- About Their Homes
- Bathing, Foot Care and Enrichment
- Elephant Training Tools
- Caring for Ageing Elephants
Taronga and Taronga Western Plains Zoos are home to 11 Elephants in total across the two sites at Sydney and Dubbo.
At Taronga Zoo the elephant exhibit has two levels with large upper and lower paddocks joined by a steep incline. The upper paddock has a deep moat where the elephants can swim and fully submerge. It also has mud wallows, an earthen mound, shade structure, and various feed and enrichment stations. The large barn is heated for winter and includes rubberized floors. The lower paddock follows the contour of the hill and ends with a large waterfall and wading pool.
The male elephant facility has been constructed on the former site of the heritage-listed elephant temple. This site now combines modern design with the charm of the original temple. The male elephant facility includes a large barn, a swimming pool, shade structures, feed and enrichment stations, mud wallow, earthen mound and massive logs.
At Taronga Western Plains Zoo the elephant facility stretches across five large paddocks which have swimming pools, mud wallows, and shade shelters along with dirt and grass mounds for the elephants to use at their leisure.
Taronga Western Plains Zoo recently added to its elephant facility in 2014, building a new elephant barn and two new paddocks. The new state-of-the-art three-stall elephant barn has been constructed from a thermal mass concrete to provide better insulation and has been designed to take advantage of natural sunlight to assist with heating and drying the barn throughout the year. The new barn also features automated louvers for cross ventilation as well as hydronic solar floor heating to heat the sand beds for the elephants and a 10kW solar system on the roof which powers all three barns at the facility.
All three barns at Taronga Western Plains Zoo are equipped with heating for the winter months and the Elephants are provided with the option to sleep inside the barn or outside in the behind-the-scenes paddocks during the warmer months.
Bath-time happens every day in the elephant barn at both Zoos. During this time the elephants are thoroughly cleaned, it’s kind of like giving the elephants an exfoliating scrub and removes any dead skin cells from their bodies. This is also a great opportunity to maintain and strengthen the close bond and trust between keeper and elephant, as well as check over the elephants thoroughly, incorporating a feet and teeth check.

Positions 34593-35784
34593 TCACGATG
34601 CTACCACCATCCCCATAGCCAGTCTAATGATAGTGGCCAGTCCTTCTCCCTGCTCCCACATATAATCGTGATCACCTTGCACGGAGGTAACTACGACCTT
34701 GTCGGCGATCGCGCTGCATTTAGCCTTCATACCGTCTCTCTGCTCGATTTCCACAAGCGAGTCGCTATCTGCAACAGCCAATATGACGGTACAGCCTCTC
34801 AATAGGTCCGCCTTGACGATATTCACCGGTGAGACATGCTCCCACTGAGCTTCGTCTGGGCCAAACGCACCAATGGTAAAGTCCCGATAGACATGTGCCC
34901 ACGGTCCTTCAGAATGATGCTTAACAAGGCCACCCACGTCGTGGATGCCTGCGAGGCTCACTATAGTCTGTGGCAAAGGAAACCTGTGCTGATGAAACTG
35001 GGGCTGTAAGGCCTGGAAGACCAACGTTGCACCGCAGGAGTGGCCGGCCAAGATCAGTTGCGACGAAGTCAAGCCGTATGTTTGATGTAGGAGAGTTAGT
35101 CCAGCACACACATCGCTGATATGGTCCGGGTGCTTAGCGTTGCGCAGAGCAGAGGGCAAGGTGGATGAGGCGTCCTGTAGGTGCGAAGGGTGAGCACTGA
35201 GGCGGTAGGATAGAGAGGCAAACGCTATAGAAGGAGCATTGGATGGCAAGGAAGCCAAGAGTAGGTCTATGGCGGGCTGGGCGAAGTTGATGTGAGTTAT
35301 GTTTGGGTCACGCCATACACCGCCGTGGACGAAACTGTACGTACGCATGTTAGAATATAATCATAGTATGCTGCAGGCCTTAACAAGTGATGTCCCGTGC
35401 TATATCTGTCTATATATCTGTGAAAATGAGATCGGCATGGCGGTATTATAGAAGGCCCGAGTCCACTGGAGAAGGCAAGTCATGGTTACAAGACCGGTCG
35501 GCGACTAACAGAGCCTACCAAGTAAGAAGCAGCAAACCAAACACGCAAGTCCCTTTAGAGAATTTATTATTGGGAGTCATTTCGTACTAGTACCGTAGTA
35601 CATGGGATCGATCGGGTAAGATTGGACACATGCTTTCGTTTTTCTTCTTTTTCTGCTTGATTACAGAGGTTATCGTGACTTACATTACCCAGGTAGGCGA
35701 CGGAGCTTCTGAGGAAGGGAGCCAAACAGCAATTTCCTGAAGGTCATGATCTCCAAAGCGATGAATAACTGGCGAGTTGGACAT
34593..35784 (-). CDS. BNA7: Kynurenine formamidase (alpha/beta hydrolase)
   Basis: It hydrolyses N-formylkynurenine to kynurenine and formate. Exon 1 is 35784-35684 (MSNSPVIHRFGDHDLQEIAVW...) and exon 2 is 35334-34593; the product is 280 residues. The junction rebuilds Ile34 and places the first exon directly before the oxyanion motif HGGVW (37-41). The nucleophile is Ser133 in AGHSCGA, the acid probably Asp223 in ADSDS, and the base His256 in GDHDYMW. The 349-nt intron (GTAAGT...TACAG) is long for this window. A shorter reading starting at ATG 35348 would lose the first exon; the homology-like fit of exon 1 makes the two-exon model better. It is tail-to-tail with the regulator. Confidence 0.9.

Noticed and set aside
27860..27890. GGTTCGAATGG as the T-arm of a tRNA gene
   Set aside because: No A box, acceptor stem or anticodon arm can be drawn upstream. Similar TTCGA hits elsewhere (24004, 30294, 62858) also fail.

Usually, following a hose down, the elephants love to cover themselves with dirt or mud, which is what they would do in the wild.
As social animals the best enrichment for elephants is contact with other elephants. Elephants are highly intelligent animals and enjoy learning and playing with each other as well as new challenges.
Our exhibits are designed to encourage the Elephants’ natural behaviours, with features such as swimming pools, mud wallows and dirt mounds. These features provide the elephants with the opportunity to swim, roll and cover themselves with dirt and mud as well as ensuring they get plenty of activity and exercise.
Play sessions, such as the games and activities we do, all help with balance, coordination, dexterity and problem-solving skills, plus continuing to strengthen the bond between elephant and keeper. Things like pushing tyres, pulling logs, catching, throwing and kicking balls are all fun and just like the baths provide an opportunity to positively interact with all the elephants.
Our elephants also receive a variety of enrichment toys including tyres, plastic barrels, drilled bamboo pieces, boomer balls, bungee apparatus and ropes as well as large tree branches and logs, all of which can be used at different times to exercise and enrich our elephants both physically and mentally.
All the elephants have a regular foot care routine which involves them presenting their feet so that the pads can be checked and cleaned and their nails trimmed and filed. Similar to horses, elephants nails grow continuously. Keepers file the nails to ensure that the edges are raised and weight is not exerted on them while the elephants walk around. By doing this we minimise cracking in their nails. This routine also assists keepers to build a strong bond and relationship with the elephants.
Elephants are highly intelligent animals and they learn new things very quickly. This combined with their strength and agility has meant that in the past they have been trained for human benefit and entertainment. At Taronga and Taronga Western Plains Zoos we train the elephants for their own physical and mental well-being. By training certain behaviours and activities, the elephants actually help us look after them as best we can. There are a variety of methods and tools used to manage and train elephants. At Taronga there are four very important training tools that we use: